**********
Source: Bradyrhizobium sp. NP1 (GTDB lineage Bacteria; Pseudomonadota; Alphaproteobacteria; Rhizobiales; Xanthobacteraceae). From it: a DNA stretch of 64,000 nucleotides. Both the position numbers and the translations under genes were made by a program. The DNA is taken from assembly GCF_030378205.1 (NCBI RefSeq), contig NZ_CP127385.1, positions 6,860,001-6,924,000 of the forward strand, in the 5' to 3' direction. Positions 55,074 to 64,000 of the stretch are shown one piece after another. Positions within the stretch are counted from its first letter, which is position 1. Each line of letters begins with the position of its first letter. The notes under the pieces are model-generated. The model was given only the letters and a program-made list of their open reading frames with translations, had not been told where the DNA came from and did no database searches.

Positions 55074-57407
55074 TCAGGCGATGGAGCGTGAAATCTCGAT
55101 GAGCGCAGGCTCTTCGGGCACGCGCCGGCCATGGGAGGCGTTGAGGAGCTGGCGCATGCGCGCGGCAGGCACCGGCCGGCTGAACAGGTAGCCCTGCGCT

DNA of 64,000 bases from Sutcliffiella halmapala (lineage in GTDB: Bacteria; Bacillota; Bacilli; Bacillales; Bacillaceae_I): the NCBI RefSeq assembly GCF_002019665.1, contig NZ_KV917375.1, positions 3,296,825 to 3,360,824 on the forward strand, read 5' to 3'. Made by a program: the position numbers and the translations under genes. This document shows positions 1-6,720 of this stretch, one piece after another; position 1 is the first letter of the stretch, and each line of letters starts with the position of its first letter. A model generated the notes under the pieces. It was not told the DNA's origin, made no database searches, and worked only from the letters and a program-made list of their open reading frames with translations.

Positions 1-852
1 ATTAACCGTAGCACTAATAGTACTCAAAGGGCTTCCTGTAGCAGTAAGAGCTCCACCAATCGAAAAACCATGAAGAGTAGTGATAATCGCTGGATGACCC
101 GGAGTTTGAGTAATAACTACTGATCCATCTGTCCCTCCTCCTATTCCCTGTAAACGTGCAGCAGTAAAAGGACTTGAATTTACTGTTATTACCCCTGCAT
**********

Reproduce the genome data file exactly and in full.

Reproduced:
Source: Bradyrhizobium sp. NP1 (GTDB lineage Bacteria; Pseudomonadota; Alphaproteobacteria; Rhizobiales; Xanthobacteraceae). From it: a DNA stretch of 64,000 nucleotides. Both the position numbers and the translations under genes were made by a program. The DNA is taken from assembly GCF_030378205.1 (NCBI RefSeq), contig NZ_CP127385.1, positions 6,860,001-6,924,000 of the forward strand, in the 5' to 3' direction. Positions 55,074 to 64,000 of the stretch are shown one piece after another. Positions within the stretch are counted from its first letter, which is position 1. Each line of letters begins with the position of its first letter. The notes under the pieces are model-generated. The model was given only the letters and a program-made list of their open reading frames with translations, had not been told where the DNA came from and did no database searches.

Positions 55074-57407
55074 TCAGGCGATGGAGCGTGAAATCTCGAT
55101 GAGCGCAGGCTCTTCGGGCACGCGCCGGCCATGGGAGGCGTTGAGGAGCTGGCGCATGCGCGCGGCAGGCACCGGCCGGCTGAACAGGTAGCCCTGCGCT

DNA of 64,000 bases from Sutcliffiella halmapala (lineage in GTDB: Bacteria; Bacillota; Bacilli; Bacillales; Bacillaceae_I): the NCBI RefSeq assembly GCF_002019665.1, contig NZ_KV917375.1, positions 3,296,825 to 3,360,824 on the forward strand, read 5' to 3'. Made by a program: the position numbers and the translations under genes. This document shows positions 1-6,720 of this stretch, one piece after another; position 1 is the first letter of the stretch, and each line of letters starts with the position of its first letter. A model generated the notes under the pieces. It was not told the DNA's origin, made no database searches, and worked only from the letters and a program-made list of their open reading frames with translations.

Positions 1-852
1 ATTAACCGTAGCACTAATAGTACTCAAAGGGCTTCCTGTAGCAGTAAGAGCTCCACCAATCGAAAAACCATGAAGAGTAGTGATAATCGCTGGATGACCC
101 GGAGTTTGAGTAATAACTACTGATCCATCTGTCCCTCCTCCTATTCCCTGTAAACGTGCAGCAGTAAAAGGACTTGAATTTACTGTTATTACCCCTGCAT